Lottery applicants diverse

Nov 24, 2003, 4:46 am (Post a comment)

Tennessee Lottery

Ticket sales could go with eating Italian meal, buying a hubcap or doing laundry

Lottery tickets aren't just for convenience stores anymore.

Beauty salons, coin-operated laundries, used-car lots and barbecue joints have put in applications to sell tickets for the Tennessee lottery, set to begin Feb. 10.

Caesar Randazzo, owner of Caesar's Ristorante Italiano in Nashville, grew up in Italy where "gambling's a part of life." He says he's been waiting for a lottery in Tennessee, and if he's accepted as a vendor, he'll set up a lottery booth next to the buffet in his main dining area.

"We get a lot of customers in the daytime. If they want to gamble, they might as well do it here," he said last week during a break from the lunch rush.

While traditional lottery ticket outlets like convenience and gas stations make up a majority of the businesses interested in selling tickets, there are also hundreds of smaller businesses looking for a new source of income.

Ceramic Korner in Oak Ridge, Baby Beddy Bye furniture store in Cookeville, Chic Beauty Salon in Chattanooga and Chuck's Radio in Paris all have submitted applications and hope to cash in on the new games, according to a list obtained by The Associated Press.

So far the Tennessee Education Lottery Corp. has received more than 1,800 applications from potential vendors, spokeswoman Kym Gerlock said. The goal is to sign up from 3,000 to 4,000 vendors before the lottery begins.

Each vendor must submit to criminal and credit checks and pay a $95 application fee to be considered. They also must be current on all state taxes and cannot have criminal records relating to the "security and integrity" of the lottery.

Gerlock says anyone with "energy and enthusiasm" for the business can be successful in selling lottery tickets. Vendors will receive a commission of at least 6.5 percent of the lottery's gross sales in their stores.

"We're excited to get a real variety of businesses involved so not only people who frequent convenience stores but other places of businesses will have the opportunity to purchase tickets," she said.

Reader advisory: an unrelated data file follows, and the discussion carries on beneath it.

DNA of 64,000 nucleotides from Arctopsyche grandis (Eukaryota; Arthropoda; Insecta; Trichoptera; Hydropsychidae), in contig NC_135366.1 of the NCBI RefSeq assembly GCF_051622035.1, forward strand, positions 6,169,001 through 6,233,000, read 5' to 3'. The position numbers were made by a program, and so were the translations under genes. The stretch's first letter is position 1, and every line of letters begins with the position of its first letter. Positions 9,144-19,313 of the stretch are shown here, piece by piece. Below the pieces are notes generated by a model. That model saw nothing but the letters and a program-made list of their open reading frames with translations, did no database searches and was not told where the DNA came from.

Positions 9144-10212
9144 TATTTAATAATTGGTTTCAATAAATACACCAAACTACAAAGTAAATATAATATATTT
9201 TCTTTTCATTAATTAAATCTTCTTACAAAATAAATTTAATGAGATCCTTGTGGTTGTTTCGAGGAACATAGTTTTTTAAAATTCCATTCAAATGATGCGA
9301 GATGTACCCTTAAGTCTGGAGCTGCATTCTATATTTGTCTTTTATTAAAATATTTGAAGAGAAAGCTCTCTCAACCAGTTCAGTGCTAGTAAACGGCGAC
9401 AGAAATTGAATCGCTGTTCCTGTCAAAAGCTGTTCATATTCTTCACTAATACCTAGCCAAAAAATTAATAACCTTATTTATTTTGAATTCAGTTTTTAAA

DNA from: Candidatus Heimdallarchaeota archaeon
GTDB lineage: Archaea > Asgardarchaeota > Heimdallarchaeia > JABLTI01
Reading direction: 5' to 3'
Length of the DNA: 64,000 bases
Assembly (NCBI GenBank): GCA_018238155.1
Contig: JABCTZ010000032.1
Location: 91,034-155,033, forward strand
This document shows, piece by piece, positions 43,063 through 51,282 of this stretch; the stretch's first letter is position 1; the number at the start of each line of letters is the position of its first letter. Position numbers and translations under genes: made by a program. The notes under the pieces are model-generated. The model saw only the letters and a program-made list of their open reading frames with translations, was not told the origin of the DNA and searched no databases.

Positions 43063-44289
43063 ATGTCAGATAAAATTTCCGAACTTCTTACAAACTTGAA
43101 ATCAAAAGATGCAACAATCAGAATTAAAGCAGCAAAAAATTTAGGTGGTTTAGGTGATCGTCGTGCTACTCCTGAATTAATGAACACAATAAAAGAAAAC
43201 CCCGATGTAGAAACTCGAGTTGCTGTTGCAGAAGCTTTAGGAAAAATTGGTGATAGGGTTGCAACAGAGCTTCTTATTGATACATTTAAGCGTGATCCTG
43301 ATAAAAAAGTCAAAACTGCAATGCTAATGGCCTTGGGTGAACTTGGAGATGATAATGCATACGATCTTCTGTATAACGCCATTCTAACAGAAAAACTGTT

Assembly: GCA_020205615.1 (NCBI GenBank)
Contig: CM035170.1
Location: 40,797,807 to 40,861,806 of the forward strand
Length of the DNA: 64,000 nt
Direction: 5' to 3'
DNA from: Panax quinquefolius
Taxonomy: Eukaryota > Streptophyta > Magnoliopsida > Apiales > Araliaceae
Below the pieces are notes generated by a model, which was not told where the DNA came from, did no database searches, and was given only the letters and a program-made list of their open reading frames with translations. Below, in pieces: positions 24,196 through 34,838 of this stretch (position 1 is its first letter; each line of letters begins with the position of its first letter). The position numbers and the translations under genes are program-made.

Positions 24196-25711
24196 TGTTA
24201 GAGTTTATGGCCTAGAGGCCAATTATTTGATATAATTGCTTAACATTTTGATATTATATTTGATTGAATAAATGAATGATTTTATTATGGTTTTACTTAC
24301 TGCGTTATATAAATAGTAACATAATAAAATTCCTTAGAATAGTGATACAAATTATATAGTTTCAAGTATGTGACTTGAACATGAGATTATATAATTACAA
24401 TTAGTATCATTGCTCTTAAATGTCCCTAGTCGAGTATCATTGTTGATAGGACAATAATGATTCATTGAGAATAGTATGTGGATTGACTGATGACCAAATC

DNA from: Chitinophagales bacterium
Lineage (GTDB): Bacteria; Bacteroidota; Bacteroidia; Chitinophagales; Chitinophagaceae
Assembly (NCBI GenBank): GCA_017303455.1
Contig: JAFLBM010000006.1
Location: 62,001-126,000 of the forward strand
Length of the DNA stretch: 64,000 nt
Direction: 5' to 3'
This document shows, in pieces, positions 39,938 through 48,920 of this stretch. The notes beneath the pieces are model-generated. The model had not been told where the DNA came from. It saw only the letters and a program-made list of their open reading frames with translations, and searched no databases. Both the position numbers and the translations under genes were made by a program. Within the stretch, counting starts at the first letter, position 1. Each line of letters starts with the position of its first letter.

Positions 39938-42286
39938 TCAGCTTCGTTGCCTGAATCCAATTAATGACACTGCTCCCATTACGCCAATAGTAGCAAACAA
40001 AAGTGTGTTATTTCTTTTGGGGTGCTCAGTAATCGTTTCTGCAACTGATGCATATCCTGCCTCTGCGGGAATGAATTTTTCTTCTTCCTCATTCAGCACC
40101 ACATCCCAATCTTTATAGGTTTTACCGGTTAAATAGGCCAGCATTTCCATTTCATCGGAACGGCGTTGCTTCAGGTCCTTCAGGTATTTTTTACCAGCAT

Roughly half the money collected from the games will go to prizes, a third for college scholarships and the rest to administration.

Across town from Caesar's, Paul Ketchel watches out the front windows of his wheel-rims shop, Hub Cap Annie's, as thousands of cars pause daily at a busy intersection just down the road.

"When they repaved this road four months ago, they said 23,000 cars travel it a day," he says. "It's always been a good piece of property as far as car traffic is concerned."

Ketchel plans to convert a small office next to a wall filled with silver rims into a booth for lottery ticket sales.

Zoe Muir, manager of Legend's Gifts, a souvenir shop in the heart of Nashville's tourist district, hopes selling lottery tickets will mean an increase in business from both visitors and locals tromping between Broadway's honky-tonk bars.

"Hopefully it will get them to come in and take a look around" the shop, which features a life-size Elvis mannequin, old country concert posters and bumper stickers that say "I've Been Honky Tonkin' on Broadway."

But small niche shops aren't the only businesses interested in selling lottery tickets. The Tennessee Performing Arts Center and Gaylord Entertainment Co. also have submitted retailer applications.

"When the lottery was approved, people in the company began talking about it, and we decided it would make sense in several areas," Gaylord spokesman Jim Brown said.

The company plans to sell tickets at its massive Nashville hotel and convention center, the Wildhorse Saloon in downtown Nashville, and the General Jackson Showboat, Brown said.

Back at Caesar's, Randazzo expects his lottery business to thrive.

"It's just a matter of people getting used to" gambling in different places, he said. "It will help the economy, give money to kids. I'm sure it will take off."



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